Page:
Genre Spotlight: Family Film

Genre Spotlight

When people hear “family film”, a genre that is synonymous to children’s film, they almost always think that it will be “kid’s stuff”. The bad ones have the triple whammy: saccharine, sentimental and sanitized. The worst ones are terribly condescending to their intended audience, the children. They seem to be clueless about how much a child can take, and how perceptive they can be. And let’s not forget, us the adults, who also partake in the family film watching, and perhaps that feeling of wanting to strangle oneself due to sheer boredom and dumbness is all too familiar?

But I believe the best ones are those that adults can go see even without kids. The ones that captivate the mind and the heart of all ages, young and old. The ones that tackle complex themes like grief, loss, emotions, coming of age and more, in such a way that any child and grown-up can connect to and understand. Two notable family films this year are solid examples. Take Zootopia, a movie that is well put-together and assured of itself when it comes to tackling prejudice. And it so adorably positive too. And Jon Favreau’s The Jungle Book will not only leave you in awe for its seamless and detailed puppetry and CGI use, and the storytelling will make you forget about your worries and your strife! And Bill Murray voices Baloo! But Christopher Walken as King Louie singing “I Wanna Be Like You” made me so so happy. And of course, it is likely that your kids will love a film you detest. That’s just how it is. My nephew loved Cars (2006). Yes even the second and the third one.

Family films can range from animated to live-action to children’s literature adaptations. They can be fantasy, action and adventure, musicals and more. And below is my list of top ten family films that cover the gamut I previously mentioned.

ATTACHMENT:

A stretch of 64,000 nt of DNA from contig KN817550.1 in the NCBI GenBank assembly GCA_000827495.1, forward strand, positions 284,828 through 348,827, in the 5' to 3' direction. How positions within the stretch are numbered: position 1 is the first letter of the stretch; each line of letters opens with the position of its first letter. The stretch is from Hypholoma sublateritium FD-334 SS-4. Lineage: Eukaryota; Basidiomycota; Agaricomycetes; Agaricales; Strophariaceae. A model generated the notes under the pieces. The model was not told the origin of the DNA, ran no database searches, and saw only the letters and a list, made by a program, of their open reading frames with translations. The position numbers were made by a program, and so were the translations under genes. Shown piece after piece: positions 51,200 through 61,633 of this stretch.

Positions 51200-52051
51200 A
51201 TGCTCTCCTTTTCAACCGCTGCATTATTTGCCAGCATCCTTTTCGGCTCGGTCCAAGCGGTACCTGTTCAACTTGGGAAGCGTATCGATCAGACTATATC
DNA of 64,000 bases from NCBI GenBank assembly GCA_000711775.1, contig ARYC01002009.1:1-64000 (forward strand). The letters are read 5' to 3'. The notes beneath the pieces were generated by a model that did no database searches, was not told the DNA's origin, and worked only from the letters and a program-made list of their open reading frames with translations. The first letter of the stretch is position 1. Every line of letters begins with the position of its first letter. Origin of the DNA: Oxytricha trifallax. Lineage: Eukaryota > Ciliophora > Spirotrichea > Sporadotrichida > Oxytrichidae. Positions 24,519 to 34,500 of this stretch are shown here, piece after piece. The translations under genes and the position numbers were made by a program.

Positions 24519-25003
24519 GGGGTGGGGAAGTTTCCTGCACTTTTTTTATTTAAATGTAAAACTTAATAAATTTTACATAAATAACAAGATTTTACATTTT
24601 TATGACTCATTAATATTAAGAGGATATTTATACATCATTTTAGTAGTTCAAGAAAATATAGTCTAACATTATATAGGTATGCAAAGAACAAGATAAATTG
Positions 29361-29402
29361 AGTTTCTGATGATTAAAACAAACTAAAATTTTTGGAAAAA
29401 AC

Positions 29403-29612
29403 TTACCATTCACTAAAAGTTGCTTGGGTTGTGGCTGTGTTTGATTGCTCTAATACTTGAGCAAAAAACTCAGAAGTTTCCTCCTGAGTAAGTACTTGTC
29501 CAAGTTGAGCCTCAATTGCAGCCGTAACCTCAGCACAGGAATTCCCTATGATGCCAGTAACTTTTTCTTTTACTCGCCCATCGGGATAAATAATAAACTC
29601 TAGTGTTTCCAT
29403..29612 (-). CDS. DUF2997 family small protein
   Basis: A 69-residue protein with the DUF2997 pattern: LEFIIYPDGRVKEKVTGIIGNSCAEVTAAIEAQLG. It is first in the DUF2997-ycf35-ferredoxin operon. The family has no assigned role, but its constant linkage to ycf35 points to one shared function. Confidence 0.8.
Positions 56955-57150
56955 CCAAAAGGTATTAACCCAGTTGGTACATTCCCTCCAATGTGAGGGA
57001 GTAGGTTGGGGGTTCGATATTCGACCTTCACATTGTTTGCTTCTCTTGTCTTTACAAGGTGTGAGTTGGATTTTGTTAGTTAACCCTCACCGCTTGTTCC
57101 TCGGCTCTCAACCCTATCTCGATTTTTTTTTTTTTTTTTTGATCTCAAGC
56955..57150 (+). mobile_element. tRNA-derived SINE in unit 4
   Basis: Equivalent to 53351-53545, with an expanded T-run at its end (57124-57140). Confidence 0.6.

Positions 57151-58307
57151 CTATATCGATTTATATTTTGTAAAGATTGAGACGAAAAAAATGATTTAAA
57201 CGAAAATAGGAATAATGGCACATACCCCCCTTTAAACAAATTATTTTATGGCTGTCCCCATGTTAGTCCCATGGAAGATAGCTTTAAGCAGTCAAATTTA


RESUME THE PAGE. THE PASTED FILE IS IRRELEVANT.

Top Ten Favorite Family Films (in no particular order):

 

1. Inside Out (2015) – Covering the intricacies of the mind from long-term memory, to abstract thought, to dream production, to the subconscious. How ballsy is that for a Pixar movie? And nope, this isn’t a boring, technical, philosophical clap trap as you might expect judging from all stuff I just said. It is actually light and fun, with plenty of jokes to go around. Ultimately it is intimate and personal story of the various emotions that guide adolescents during the life-changing experiences when growing up. It’s just devastating and uplifting all at once.

 

2. The Lego Movie (2014) – Everything is awesooome! Ugh. I couldn’t resist. Anyway, The Lego Movie is super hyper and it will amp both you and your (perhaps already hyper) kid. Not such a good idea I know. But the animation is amazing. If you play lego with your kids, you’ll see how ingenious the look of the film is. And the jokes are witty and smart and very pop-culture based. And don’t worry your kids will get them and will crack up every single damn time. Not to mention it speaks volumes about creativity and identity

 

3. Spirited Away (2001) – I am resisting the urge to populate half of this list with Studio Ghibli offerings. But no. I’d reserve that for another post. Anyway, I chose Spirited Away because I think it is a good introduction to the fantastical world Miyazaki creates. You will see how his imagination has absolutely zero bounds. You and your kid will come out of this movie feeling awed. However for preschoolers, My Neighbor Totoro might be a better introduction. Okay, I am stopping right now.